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Google Search is one of the most popular search engines on the web, handling over 3.5 billion searches per day. But what is the tech stack that powers Google Search?
The PageRank algorithm is at the heart of Google Search. This algorithm was developed by Google co-founders Larry Page and Sergey Brin and patented in 1998. It ranks web pages based on their quality and importance, taking into account things like incoming links from other websites. The PageRank algorithm has been constantly evolving over the years, and it continues to be a key part of Google Search today.
However, the PageRank algorithm is just one part of the story. The Google Search Engine also relies on a sophisticated infrastructure of servers and data centers spread around the world. This infrastructure enables Google to crawl and index billions of web pages quickly and efficiently. Additionally, Google has developed a number of proprietary technologies to further improve the quality of its search results. These include technologies like Spell Check, SafeSearch, and Knowledge Graph.
The technology stack that powers the Google Search Engine is immensely complex, and includes a number of sophisticated algorithms, technologies, and infrastructure components. At the heart of the system is the PageRank algorithm, which ranks pages based on a number of factors, including the number and quality of links to the page. The algorithm is constantly being refined and updated, in order to deliver more relevant and accurate results. In addition to the PageRank algorithm, Google also uses a number of other algorithms, including the Latent Semantic Indexing algorithm, which helps to index and retrieve documents based on their meaning. The search engine also makes use of a massive infrastructure, which includes hundreds of thousands of servers around the world. While google is the dominant player in the search engine market, there are a number of other well-established competitors, such as Microsoft’s Bing search engine and Duck Duck Go.
The original Google algorithm was called PageRank, named after inventor Larry Page (though, fittingly, the algorithm does rank web pages).
After 17 years of work by many software engineers, researchers, and statisticians, Google search uses algorithms upon algorithms upon algorithms.
- The various components used by Google Search are all proprietary, but most of the code is written in C++.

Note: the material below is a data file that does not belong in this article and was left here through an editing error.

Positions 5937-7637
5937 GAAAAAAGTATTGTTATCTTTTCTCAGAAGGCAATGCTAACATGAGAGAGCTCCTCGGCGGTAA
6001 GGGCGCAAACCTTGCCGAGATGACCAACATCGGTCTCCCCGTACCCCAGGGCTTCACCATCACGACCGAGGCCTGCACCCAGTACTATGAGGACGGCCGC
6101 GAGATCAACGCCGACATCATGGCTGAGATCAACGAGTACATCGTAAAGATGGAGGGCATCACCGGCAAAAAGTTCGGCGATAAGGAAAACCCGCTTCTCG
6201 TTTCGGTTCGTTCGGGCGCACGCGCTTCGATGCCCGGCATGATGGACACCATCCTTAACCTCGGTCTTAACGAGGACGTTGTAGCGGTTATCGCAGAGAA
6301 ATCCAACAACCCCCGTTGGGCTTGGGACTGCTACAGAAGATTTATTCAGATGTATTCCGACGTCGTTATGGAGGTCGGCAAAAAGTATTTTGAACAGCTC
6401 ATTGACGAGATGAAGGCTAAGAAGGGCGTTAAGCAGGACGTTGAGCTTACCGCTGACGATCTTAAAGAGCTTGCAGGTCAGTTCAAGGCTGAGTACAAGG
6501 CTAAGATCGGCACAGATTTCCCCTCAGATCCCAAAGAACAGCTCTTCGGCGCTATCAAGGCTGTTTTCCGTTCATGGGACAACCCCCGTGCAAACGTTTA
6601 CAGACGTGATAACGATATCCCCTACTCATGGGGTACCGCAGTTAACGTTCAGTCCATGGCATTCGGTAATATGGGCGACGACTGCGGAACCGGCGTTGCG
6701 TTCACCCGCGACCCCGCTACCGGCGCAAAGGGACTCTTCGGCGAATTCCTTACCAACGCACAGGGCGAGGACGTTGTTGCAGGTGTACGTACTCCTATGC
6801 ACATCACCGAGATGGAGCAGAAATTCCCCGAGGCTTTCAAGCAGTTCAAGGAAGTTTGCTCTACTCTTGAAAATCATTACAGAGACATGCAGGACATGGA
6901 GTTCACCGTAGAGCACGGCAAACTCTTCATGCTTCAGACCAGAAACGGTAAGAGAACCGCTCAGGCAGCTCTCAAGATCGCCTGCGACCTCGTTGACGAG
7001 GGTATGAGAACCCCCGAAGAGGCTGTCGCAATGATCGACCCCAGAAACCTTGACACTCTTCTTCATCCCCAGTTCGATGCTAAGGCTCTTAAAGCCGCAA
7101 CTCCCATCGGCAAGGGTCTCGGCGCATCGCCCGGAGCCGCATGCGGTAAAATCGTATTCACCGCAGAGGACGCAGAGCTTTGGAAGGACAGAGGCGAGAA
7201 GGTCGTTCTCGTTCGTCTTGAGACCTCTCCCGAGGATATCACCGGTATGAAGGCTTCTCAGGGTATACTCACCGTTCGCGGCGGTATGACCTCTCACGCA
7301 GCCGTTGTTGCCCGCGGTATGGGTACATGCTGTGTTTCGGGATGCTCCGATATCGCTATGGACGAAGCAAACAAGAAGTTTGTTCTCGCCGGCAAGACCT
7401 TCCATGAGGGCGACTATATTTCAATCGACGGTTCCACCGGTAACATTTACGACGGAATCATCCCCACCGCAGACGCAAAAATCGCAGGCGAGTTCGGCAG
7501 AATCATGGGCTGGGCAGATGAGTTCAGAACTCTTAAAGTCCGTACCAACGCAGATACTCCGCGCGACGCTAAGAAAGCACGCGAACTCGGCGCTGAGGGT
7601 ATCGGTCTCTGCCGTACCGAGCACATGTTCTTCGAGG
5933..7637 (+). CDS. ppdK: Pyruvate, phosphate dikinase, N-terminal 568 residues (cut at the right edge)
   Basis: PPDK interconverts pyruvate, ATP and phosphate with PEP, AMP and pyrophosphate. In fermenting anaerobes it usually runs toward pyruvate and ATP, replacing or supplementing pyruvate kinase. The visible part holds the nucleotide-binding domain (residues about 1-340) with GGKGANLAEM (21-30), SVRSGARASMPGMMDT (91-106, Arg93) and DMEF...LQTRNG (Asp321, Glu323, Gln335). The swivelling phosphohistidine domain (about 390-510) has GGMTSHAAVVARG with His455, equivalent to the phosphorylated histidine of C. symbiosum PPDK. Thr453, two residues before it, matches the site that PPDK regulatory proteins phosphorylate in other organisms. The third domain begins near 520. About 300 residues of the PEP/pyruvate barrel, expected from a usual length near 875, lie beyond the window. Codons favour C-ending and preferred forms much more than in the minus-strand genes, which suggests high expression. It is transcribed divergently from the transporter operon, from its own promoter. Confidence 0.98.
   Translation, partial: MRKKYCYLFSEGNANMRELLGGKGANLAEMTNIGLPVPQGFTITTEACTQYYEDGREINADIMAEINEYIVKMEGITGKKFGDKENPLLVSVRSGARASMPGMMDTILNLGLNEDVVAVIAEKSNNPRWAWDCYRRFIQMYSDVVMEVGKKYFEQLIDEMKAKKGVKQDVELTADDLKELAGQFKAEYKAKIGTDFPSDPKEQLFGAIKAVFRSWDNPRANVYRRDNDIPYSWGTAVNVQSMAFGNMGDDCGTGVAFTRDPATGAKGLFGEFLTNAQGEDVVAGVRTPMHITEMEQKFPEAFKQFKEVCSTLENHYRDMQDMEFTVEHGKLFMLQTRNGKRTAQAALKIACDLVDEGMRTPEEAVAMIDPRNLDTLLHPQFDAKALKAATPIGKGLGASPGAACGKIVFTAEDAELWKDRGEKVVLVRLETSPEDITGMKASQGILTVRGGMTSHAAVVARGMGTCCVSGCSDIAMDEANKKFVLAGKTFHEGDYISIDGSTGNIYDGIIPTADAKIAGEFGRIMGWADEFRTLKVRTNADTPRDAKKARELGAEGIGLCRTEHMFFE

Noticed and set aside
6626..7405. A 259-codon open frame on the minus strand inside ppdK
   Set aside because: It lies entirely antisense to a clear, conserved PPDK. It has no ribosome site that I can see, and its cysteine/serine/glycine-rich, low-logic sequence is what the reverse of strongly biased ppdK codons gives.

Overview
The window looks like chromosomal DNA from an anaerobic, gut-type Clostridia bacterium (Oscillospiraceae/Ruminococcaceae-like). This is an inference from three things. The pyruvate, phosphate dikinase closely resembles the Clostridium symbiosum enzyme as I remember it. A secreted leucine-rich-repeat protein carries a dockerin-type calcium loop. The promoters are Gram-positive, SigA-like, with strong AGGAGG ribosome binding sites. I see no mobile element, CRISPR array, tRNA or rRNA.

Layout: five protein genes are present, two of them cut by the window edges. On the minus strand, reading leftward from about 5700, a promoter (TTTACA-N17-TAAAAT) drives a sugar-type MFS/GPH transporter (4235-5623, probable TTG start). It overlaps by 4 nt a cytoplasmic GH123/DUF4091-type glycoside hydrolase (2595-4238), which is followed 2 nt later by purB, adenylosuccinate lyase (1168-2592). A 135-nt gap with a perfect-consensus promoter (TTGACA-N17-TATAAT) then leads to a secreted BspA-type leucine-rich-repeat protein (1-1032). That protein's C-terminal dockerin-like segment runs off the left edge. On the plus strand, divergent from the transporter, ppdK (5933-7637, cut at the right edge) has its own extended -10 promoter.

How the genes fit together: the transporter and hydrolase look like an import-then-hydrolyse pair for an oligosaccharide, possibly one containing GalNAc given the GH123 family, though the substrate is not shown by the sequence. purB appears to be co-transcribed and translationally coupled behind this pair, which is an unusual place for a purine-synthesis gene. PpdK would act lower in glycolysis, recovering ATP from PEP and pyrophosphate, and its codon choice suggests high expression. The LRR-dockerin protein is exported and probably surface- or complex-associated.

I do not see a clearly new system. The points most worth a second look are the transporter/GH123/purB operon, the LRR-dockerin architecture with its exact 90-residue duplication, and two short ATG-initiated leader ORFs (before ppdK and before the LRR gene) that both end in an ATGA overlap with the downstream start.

- Google Search has a number of technical explications on how search works and this is also the limit as to what can be shared publicly.
- https://abseil.io and GogleTest https://google.github.io/googletest/ are the main open source Google C++ libraries, those are extensively used for Search.
- https://bazel.build is an other open source framework which is heavily used all across Google including for Search.
- Google has general information on you, the kinds of things you might like, the sites you frequent, etc. When it fetches search results, they get ranked, and this personal info is used to adjust the rankings, resulting in different search results for each user.
How does Google’s indexing algorithm (so it can do things like fuzzy string matching) technically structure its index?
- There is no single technique that works.
- At a basic level, all search engines have something like an inverted index, so you can look up words and associated documents. There may also be a forward index.
- One way of constructing such an index is by stemming words. Stemming is done with an algorithm than boils down words to their basic root. The most famous stemming algorithm is the Porter stemmer.
- However, there are other approaches. One is to build n-grams, sequences of n letters, so that you can do partial matching. You often would choose multiple n’s, and thus have multiple indexes, since some n-letter combinations are common (e.g., “th”) for small n’s, but larger values of n undermine the intent.
- don’t know that we can say “nothing absolute is known”. Look at misspellings. Google can resolve a lot of them. This isn’t surprising; we’ve had spellcheckers for at least 40 years. However, the less common a misspelling, the harder it is for Google to catch.
- One cool thing about Google is that they have been studying and collecting data on searches for more than 20 years. I don’t mean that they have been studying searching or search engines (although they have been), but that they have been studying how people search. They process several billion search queries each day. They have developed models of what people really want, which often isn’t what they say they want. That’s why they track every click you make on search results… well, that and the fact that they want to build effective models for ad placement.